"I have no idea where that came from," Maddon said. "That hasn't been decided yet."
Maddon started watching Baez this winter, going to Puerto Rico to see him play two games in the winter leagues.
"Offensively, obviously the power is prodigious, but the consistency of contact has to improve, and that will come from adjustments," Maddon said. "For me, this guy is a Major League second baseman. When that clock will begin ticking, I can't give you a 100-percent timetable on that. You put your present and future hat on. In the present tense, there has to be some adjustments made at the plate; future tense, I can see all those things coming together."
Baez was called up to the big leagues last August, and batted .169 in 52 games with the Cubs, striking out 95 times in 213 at-bats. Baez has been slow to adjust at each level, and the Cubs wanted to give him a head start going into the 2015 season.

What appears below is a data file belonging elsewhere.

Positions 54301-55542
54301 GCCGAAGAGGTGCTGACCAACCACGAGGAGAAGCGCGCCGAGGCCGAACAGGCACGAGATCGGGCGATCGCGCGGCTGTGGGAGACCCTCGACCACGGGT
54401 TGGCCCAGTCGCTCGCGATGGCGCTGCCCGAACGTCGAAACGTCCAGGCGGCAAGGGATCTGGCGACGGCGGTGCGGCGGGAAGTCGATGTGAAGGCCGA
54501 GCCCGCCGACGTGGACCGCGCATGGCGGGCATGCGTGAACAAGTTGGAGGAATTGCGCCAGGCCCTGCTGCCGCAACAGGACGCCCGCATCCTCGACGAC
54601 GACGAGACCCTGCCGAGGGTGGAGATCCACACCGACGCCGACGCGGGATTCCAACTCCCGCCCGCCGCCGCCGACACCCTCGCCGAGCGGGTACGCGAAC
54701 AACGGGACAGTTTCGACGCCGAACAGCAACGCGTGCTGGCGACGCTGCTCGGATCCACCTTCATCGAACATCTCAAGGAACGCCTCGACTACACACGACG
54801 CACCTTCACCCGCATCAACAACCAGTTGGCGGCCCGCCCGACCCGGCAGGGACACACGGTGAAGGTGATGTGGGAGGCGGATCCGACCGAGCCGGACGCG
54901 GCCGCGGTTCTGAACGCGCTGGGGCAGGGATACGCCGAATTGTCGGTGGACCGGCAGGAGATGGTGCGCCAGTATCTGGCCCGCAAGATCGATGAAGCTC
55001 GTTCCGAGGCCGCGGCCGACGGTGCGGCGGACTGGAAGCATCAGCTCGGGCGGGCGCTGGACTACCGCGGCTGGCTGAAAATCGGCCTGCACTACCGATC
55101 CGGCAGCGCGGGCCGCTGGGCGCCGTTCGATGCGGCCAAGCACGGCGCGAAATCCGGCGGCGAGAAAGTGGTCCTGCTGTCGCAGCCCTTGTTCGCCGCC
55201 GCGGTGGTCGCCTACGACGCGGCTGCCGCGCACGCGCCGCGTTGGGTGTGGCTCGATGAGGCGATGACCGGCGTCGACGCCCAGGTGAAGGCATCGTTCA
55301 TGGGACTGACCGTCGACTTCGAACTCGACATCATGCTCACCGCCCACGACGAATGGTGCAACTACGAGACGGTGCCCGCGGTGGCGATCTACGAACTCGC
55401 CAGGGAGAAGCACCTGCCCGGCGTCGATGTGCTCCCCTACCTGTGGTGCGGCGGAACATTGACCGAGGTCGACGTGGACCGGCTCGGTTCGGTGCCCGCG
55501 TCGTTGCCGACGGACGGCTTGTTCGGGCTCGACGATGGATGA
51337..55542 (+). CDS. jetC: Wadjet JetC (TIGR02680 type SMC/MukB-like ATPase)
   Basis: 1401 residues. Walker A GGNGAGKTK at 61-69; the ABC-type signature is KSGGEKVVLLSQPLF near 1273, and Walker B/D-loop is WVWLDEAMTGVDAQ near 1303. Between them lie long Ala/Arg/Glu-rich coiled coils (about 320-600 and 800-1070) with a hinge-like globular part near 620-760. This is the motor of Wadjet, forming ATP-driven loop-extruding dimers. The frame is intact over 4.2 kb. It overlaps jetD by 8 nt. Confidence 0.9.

But this spring, Baez was 5-for-39 with 14 strikeouts entering play Wednesday. Conventional wisdom, Maddon said, is to send a player still struggling to the Minor Leagues, because they don't want him to scuffle at the big league level, then have to demote him.
"There are the occasions where sometimes it works in reverse," Maddon said. "A guy like him, to go back and accept going back in Triple-A and getting it done there, he might renege at that thought, and maybe you're not going to get the full adjustment you're looking for and it might take longer.
"If a guy fails at the Major League level and thinks he belongs in the Major Leagues and then knows he failed, if he goes back, it might be easier to get the point across."
Because Maddon is seeing Baez for the first time, he's bringing a fresh perspective, and he says the Cubs are considering both the conventional way to do things and unconventional way.
"The conclusion will be as we get together, what is the best method to make him a better Major League player sooner, and that's what the discussion is about right now," Maddon said.